For a company that rarely reveals anything without explicit intent, a February 28th video posted by SpaceX during the lead-up to Crew Dragon’s launch debut featured a surprise cameo: two Block 5 side boosters meant to support Falcon Heavy’s commercial debut and second launch ever.
Likely a subtle nod to close observers and fans, the inclusion of Falcon Heavy is a perfect bit of foreshadowing for the next launch set to occur from Pad 39A after Crew Dragon’s flawless orbital debut. As of now, Falcon Heavy Flight 2 is settling in on a potential launch as early as the first week of April, although delays during the rocket’s critical preflight processing and static fire test are about as likely as they were during the vehicle’s inaugural mission. If the rocket’s first launch and booster recoveries are fully successful, both side boosters (and perhaps the center core) could fly for a second time as few as two months later in June 2019.
A number of photos taken by Instagram users visiting Kennedy Space Center appear to indicate that SpaceX has more or less completed the reconfiguration of Pad 39A’s transporter/erector (T/E), modifying the base with additional hold-down clamps to account for three Falcon boosters instead of the usual one. Ten days after the successful launch of Falcon 9 B1051 in support of Crew Dragon’s first mission to orbit, it’s likely that additional work remains to ensure that 39A is fully refurbished and reconfigured for Falcon Heavy.
For the heavy-lift rocket’s commercial debut and second flight ever, SpaceX is likely to be exceptionally cautious and methodical in their preflight preparations. This is especially necessary due to the fact that Falcon Heavy Flight 2 differs dramatically from Falcon Heavy’s demo configuration, degrading the applicability of some aspects of the data gathered during the rocket’s largely successful test flight.
Most notably, all three first stage boosters will be Block 5 variants on their first flights, whereas Flight 1’s first stage featured two flight-proven Block 2 boosters (B1023 and B1025) and one new Block 3 booster (B1033). Additionally, the center core – B1033 – was lost during a landing anomaly that prevented the booster from reigniting its engine for a landing burn, cutting off another valuable source of data that would have served to better inform engineers on the performance of Falcon Heavy’s complex and previously unproven mechanical stage separation mechanisms.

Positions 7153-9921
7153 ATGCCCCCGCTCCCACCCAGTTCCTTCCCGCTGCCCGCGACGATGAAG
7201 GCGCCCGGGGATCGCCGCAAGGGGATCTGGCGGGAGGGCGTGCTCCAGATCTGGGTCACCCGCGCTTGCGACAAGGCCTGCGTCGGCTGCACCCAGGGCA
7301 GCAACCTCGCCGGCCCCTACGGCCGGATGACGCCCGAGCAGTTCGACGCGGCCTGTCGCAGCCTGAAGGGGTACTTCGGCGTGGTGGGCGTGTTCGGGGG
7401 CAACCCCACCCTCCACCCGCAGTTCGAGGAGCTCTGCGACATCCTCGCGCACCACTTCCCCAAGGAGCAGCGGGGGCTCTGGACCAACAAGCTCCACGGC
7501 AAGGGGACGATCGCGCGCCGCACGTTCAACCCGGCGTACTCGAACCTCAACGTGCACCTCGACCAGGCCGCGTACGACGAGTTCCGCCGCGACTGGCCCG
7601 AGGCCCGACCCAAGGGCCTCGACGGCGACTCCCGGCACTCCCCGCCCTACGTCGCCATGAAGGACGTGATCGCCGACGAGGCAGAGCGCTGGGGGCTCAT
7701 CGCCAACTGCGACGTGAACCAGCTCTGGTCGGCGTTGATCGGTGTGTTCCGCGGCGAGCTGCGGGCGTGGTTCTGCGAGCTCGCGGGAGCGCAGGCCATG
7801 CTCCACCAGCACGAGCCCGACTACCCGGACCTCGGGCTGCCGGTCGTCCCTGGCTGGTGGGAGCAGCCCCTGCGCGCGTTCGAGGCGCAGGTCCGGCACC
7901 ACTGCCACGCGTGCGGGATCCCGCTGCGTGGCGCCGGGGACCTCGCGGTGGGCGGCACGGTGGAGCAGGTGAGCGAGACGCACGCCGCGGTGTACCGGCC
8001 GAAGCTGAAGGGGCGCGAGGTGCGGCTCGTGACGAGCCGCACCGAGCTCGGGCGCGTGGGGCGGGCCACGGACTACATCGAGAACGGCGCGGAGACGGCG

Falcon 9 Block 5 is a fairly radical departure from the Block 2 and 3 variants SpaceX based Falcon Heavy’s initial design on. It’s possible that the rocket’s engineers were able to at least set up that design and manufacturing work on a safe path to forward compatibility, but it’s equally possible that so much work was focused on simply getting the vehicle past its launch debut that compatibility with Falcon 9 Block 4 and 5 was pushed well into the periphery. Considering the fact that it has now been more than a year since Falcon Heavy’s February 6th, 2018 debut, the latter eventuality offers a much better fit. Nevertheless, with a solid 13-14 additional months of redesign and testing complete, it seems that SpaceX is keen to get its super heavy-lift launch vehicle back on the horse, so to speak.
The specific changes made in Falcon 9 Block 4 is unclear aside from a general improvement in Merlin 1D and MVac performance, as well as significant upgrades to Falcon 9’s upper stage, likely focused on US military and NASA requirements for long-coast capabilities on unique mission profiles. Most significantly, Falcon 9 Block 5 transitioned the SpaceX rocket to a radically different primary thrust structure (also known as the octaweb), replacing welded assemblies with bolted assemblies wherever possible. This simultaneously allows for easier repairs and modifications, improves ease of manufacture, and increases the structure’s overall strength, a critical benefit for Falcon Heavy’s heavily-stressed center core. Meanwhile, Falcon 9 Block 5 moved from Full Thrust’s (Block 3/4) maximum 6800 kN (1,530,000 lbf) of thrust to more than 7600 kN (1,710,000 lbf), an increase of roughly 12%. Combined with Block 5’s focus on extreme reusability, SpaceX engineers and technicians likely had to do a huge amount of work to leap from Falcon Heavy Flight 1 to Flight 2.
Aside from the presence of both Falcon Heavy side boosters, both of which were spotted arriving in Florida by local observers, the first Block 5 Falcon Heavy center core also very likely arrived within the last few months, followed rapidly by can be assumed to be the mission’s fairing and Falcon upper stage. Falcon Heavy’s commercial debut will see the rocket attempt to place communications satellite Arabsat 6A – weighing around 6000 kg (13,200 lb) – into a high-energy geostationary orbit, either direct-to-GEO or a transfer (GTO) variety.
If all goes according to plan, SpaceX will attempt to turn around Falcon Heavy’s Block 5 side boosters (B1052 and B1053) for Falcon Heavy’s third launch – the USAF’s STP-2 mission – as few as 60-80 days later, June 2019. According to NASASpaceflight, STP-2 will fly with a new center core (presumed to be B1057) instead of reusing Arabsat 6A’s well-cooked B1055 booster.
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